All posts filed under: San Marino

Monday Meal Review: San Marino

Neighbors. I’d already planned on talking about neighbors last week, but when the grief of Newtown, Connecticut struck, I realized how much more urgently this message needs to be said. Abe Lincoln called the people of San Marino his “Great and Good Friends,” despite being separated by an entire continent. There was such tenderness in his words, but this particular weekend they struck me hard. Why? Because so few of us know anything about the people who live in our very neighborhoods, let alone an ocean away. Did you know, neighbor Sandeep Kapur, who lived two doors down from the killer (who I shall not name out of respect for the grieving), stated that he had never met the family, despite the fact that he’d lived there for three years? Three years, without so much as a hello. Unfortunately, this is not unusual. Listen, friends: my only platform is love. Love, love, love. Always more love. Do you know who lives near you? Are situations like these keeping you from finding out? Listen. We can’t …

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Pork braised in Milk & Fresh Herbs | Maiale al Latte

It’s fun to let a recipe go “wrong” on purpose.  Maiale al Latte is one of those dishes: pork braised in milk for hours, until the milk gives way to tender, nutty, herb flavored curds. Some will tell you this “curdled milk” is a mistake. I’m here to tell you what everyone in San Marino and Italy already know – this is homemade cheese ripe for the snacking, an epic byproduct of an already amazingly tender roast, soaked with sage and rosemary, garlic and bay leaves, milk and wine. Outrageous. Once strained out of the sauce, I’ve read accounts of the curds being spread on toast. What a guilty pleasure. Yum. But let’s back up a moment. This isn’t about cheese. That’s just the cherry on top. This is really about a braised, tender pork shoulder… fit for any gathering of happy friends. The Sanmarinese and Italians love milk-braised pork. And today, we’re about to see why. Let’s dive in, shall we? Recipe adapted from Gourmet. Serves 10-12 Ingredients: 1/4 cup olive oil 5 lb boneless pork shoulder, a.k.a. …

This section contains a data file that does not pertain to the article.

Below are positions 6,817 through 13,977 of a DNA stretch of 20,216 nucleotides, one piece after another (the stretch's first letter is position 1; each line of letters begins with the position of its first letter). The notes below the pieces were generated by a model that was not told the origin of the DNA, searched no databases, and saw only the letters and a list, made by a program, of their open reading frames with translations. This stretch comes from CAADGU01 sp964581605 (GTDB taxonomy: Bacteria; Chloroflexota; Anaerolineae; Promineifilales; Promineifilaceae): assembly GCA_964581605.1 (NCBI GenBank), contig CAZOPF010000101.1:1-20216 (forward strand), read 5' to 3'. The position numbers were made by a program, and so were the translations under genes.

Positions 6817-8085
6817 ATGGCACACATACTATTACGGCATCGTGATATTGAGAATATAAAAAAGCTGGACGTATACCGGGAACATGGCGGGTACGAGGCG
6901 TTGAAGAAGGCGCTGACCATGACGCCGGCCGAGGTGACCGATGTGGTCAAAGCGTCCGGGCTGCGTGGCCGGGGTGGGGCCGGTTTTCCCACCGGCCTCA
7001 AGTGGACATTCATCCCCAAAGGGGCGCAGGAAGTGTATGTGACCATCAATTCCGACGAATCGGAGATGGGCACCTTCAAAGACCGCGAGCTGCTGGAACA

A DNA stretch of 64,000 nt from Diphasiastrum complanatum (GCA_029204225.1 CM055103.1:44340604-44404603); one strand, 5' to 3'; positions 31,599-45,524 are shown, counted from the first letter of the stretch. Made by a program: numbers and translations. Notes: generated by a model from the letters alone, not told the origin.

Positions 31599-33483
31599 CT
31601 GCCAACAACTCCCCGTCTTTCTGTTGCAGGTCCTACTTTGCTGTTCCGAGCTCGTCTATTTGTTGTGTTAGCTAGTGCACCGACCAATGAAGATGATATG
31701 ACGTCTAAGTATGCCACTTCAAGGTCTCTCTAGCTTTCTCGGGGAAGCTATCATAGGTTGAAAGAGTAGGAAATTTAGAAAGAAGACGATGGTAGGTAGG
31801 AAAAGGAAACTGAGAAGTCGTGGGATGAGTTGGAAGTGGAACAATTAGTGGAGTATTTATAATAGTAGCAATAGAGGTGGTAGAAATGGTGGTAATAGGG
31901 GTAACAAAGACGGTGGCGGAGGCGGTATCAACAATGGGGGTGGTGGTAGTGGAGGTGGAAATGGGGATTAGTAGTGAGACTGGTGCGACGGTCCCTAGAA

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Fig & Honey Apple Polenta Cake | Bustrengo

Sometimes life calls for  a little something extra-ordinary. A toothy smile on a cloudy day can be enough. A favorite pair of fuzzy, polka-dotted socks can even do the trick. But on other days I want something a smidge bit … well… gourmet. I want something that says this day – this meal – this time – is more special than you know. That you’re more special than you know. And so, it’s not without a little irony that Bustrengo fits the bill. You see, this Fig and Honey Apple Cake is traditionally made in San Marino (and Italy) after dinner chatter dies down, while sitting around the embers of a dying fire. In this way, she’s a real casual sort of affair. Something to satisfy that sweet tooth, without going to too much of a fuss. As easy as a smile but as tasty as good love. Inside you’ll find all manner of diced apples, dried figs, golden polenta, olive oil, and pools of honey. Oh, and curls of orange and lemon zest. No biggie. These …

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Swallow’s Nests | Nidi di Rondine